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Tremper Longman on Genesis’ Theological Message and the Story of God

Categories Old Testament

GenesisGenesis. What a fascinating book. And not a little controversial! It’s also profoundly “theologically rich,” according to Tremper Longman III.

In his new Genesis commentary in the ground-breaking Story of God Bible Commentary series Longman argues, “it provides a foundation for the knowledge of God and his human creatures’ relationship with him.” (13)

He goes on to reveal how “varied and profound” its theological teachings are. Each part contains a “unique focus” and makes an “important theological contribution.” Which is why we’ve provided commentary from Longman on Genesis’ theological message and its relationship to the Story of God.

It will help you grasp the significance of reading Genesis in its Old Testament context, from the perspective of the New Testament, in order to live the story in the twenty-first century.

Genesis in Old Testament Context

“The book of Genesis informs the reader about the creation and fall and initiates the story of God’s redemption.” (13) That’s a lot of theological heavy lifting! What we discover is a theology of creation, humanity, sin, and redemption that starts in Genesis and continues through the rest of the Old Testament:

  • “God created Adam and Eve who…are moral beings who are innocent;”
  • “They are in a harmonious relationship with God and thus with each other;”
  • “We read about Adam and Eve’s sin which forfeited the divine blessing;”
  • “God immediately begins the work of redemption as he passionately pursues his human creatures for the purpose of reconciliation.” (14)

An important word that holds Genesis together and binds it to the rest of the Old Testament is that of “blessing.” Humans are blessed at the beginning (Gen 1:22, 28); they forfeit that blessing through their rebellion; God blesses humans when he seeks reconciliation through Abraham and his descendants (Gen 12:1–3). “Thus, the book of Genesis lays the foundation for all of the history of redemption…This story of God’s work of redemption continues throughout the rest of the Old Testament.” (16)

The notes and sidebars pay careful attention to how this “beginning” connects to the broader Old Testament.

Genesis from the New Testament’s Perspective

Longman asks a question Christians have been asking since the beginning: “how does the New Testament relate to the Old Testament? Or to put it another way, how should a Christian read the Old Testament now that Christ has come?” (18)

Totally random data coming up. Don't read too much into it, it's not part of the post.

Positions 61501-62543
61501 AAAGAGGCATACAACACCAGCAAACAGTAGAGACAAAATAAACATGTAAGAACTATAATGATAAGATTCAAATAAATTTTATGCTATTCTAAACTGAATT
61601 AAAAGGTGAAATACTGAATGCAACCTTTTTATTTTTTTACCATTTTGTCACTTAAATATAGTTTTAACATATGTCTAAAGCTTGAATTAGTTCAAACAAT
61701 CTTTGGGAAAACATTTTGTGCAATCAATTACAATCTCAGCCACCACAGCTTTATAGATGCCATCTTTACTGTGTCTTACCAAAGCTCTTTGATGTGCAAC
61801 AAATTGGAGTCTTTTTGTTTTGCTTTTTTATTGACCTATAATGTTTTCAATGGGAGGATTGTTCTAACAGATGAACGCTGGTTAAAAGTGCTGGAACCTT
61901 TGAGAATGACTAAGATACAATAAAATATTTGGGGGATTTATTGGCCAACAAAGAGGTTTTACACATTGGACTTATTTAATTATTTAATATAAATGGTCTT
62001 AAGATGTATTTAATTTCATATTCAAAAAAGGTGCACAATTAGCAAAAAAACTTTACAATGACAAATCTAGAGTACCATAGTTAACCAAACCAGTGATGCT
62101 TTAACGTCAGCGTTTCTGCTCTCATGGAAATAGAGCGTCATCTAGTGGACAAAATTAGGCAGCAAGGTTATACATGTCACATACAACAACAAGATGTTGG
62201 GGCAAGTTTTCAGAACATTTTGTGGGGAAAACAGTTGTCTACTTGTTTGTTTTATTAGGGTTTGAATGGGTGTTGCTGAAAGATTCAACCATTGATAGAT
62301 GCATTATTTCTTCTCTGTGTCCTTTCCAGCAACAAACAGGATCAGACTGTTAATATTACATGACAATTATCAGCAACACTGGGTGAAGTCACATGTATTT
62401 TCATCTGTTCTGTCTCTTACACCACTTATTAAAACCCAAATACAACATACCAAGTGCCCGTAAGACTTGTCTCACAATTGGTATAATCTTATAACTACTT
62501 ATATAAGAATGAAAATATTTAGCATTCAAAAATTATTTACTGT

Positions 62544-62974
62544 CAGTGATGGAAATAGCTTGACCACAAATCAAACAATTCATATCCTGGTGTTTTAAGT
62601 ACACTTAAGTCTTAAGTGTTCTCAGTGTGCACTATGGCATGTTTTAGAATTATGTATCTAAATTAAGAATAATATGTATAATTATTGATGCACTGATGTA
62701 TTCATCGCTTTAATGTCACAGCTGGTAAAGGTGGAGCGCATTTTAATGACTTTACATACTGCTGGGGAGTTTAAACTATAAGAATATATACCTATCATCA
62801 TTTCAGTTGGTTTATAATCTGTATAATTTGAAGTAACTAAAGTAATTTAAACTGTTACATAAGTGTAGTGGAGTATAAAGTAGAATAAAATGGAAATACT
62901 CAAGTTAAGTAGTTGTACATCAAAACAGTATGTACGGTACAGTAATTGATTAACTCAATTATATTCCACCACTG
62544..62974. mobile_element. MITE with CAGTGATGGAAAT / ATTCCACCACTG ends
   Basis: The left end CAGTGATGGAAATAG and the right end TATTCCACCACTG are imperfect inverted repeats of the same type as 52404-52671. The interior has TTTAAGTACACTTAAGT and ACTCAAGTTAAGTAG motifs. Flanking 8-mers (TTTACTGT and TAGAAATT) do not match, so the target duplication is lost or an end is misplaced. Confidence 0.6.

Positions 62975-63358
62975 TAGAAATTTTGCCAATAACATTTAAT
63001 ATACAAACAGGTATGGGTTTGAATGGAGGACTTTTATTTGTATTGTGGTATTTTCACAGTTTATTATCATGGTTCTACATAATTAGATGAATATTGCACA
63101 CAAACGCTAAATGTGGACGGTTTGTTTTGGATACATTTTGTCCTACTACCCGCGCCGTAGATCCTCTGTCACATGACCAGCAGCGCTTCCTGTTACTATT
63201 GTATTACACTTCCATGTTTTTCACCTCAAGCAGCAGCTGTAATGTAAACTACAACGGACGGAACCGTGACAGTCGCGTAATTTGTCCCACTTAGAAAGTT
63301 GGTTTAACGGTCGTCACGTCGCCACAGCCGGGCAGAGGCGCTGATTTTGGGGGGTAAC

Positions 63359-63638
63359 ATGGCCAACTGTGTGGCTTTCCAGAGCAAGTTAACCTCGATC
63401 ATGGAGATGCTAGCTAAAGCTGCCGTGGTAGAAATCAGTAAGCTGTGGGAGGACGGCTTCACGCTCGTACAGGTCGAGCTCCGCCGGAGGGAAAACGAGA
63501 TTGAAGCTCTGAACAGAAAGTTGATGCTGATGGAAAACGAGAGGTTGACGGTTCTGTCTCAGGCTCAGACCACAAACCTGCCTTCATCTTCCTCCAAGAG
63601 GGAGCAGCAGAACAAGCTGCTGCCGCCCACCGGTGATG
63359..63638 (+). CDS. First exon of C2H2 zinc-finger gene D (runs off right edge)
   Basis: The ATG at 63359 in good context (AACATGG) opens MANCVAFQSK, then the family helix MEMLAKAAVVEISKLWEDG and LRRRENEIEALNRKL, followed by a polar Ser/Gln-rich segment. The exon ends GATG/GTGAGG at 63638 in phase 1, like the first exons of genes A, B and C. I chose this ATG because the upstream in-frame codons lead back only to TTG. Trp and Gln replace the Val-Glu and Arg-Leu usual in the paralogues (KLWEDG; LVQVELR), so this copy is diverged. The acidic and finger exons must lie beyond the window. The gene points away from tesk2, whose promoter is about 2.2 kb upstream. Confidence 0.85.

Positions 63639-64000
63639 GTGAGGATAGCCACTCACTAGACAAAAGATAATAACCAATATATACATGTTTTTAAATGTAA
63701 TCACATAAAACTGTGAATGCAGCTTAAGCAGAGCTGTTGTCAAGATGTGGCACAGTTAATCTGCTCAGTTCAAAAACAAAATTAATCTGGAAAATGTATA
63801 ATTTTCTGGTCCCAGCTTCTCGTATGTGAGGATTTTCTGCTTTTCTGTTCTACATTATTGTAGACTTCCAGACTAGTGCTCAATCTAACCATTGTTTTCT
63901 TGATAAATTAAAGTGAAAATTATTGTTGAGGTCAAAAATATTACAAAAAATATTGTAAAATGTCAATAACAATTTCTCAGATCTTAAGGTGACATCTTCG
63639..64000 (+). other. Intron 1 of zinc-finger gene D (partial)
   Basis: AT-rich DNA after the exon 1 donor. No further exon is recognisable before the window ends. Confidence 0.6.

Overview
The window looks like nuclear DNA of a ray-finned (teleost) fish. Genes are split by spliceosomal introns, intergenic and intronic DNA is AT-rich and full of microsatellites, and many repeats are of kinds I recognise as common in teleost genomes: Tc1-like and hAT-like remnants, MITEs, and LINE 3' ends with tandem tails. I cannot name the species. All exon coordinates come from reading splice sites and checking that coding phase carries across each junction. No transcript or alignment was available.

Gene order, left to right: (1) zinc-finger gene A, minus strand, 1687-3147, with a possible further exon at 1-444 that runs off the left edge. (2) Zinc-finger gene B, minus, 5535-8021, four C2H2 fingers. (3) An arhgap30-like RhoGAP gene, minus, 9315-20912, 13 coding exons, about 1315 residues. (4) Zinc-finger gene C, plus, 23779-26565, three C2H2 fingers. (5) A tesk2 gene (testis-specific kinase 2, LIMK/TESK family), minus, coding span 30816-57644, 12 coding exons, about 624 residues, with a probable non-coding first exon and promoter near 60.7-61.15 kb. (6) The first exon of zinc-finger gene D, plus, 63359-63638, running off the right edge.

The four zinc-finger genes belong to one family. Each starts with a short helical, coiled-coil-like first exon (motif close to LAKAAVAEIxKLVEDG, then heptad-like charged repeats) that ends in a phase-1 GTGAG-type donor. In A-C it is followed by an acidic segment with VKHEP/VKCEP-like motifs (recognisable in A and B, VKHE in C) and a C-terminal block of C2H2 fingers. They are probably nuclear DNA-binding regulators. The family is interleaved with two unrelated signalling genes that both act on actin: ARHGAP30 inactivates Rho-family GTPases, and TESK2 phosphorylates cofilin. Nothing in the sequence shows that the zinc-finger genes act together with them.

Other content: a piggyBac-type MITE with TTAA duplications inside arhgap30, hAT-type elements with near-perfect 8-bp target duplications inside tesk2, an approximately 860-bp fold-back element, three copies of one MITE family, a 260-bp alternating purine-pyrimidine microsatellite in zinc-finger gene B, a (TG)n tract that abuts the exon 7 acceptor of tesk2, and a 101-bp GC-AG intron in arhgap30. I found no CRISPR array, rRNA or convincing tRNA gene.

Perhaps the word “blessing” is the cipher key:

The goal of redemption is the restoration of blessing to humanity…The pivotal turning point in the history of redemption in the book of Genesis comes in Genesis 12:1–3, where God chooses Abraham and promises that he will bless him and his descendants and all the nations of the world through him. (18)

The story of redemption launched in Genesis 3:15, then in 12–50 continues through the history of the Old Testament. This period ends “on a note of expectation of future redemptive events, and so the New Testament understands that that expectation is met in the coming of Christ.” (20)

But there’s more. Because while the New Testament understands the first coming of Christ fulfills God’s mission of rescue, his second coming consummates it. As Longman argues, “This consumption takes us back to the opening chapters of Genesis. It involves a return to origins, only better…” (21)

This commentary provides a number of notes and essays which read key passages in light of this New Testament perspective.

Genesis for the 21st Century

“This commentary is written based on the premise that the book of Genesis informs our understanding of God, ourselves, and our world.” (22)

One of the most important features of the commentary that benefits readers is the Live the Story section. In it “we not only explore how these ancient stories inform our understanding of God and our relationship with him, and not only how they anticipate Christ, but we also ask whether and how these stories teach us how to live in a way that is pleasing to God.” (22)

For instance, Longman's comments on Genesis 1 & 2 remind us of something theologically important:

The repeated emphasis on the fact that God created the cosmos "good" plays a very important role in the formation of a biblical worldview…Genesis 1 and 2 are important reminders that God did not make the cosmos bad. He is not responsible for our present predicament. (40)

Elsewhere he writes of Abraham, “Abraham is a model for us…He will be an encouragement for us to hold on as he did, because we too are far far from perfect.” (163)

Like all contributors to the SGBC series, through Live the Story Longman treats Genesis “as a seed that can transform our life…” (23)


The Story of God has often been framed as a four-act story: creation, rebellion, rescue, re-creation. Longman's Genesis commentary brilliantly captures these first three acts in all of their profoundly theological richness,

Engage his work yourself to see how its message connects to Scripture generally and our lives specifically.

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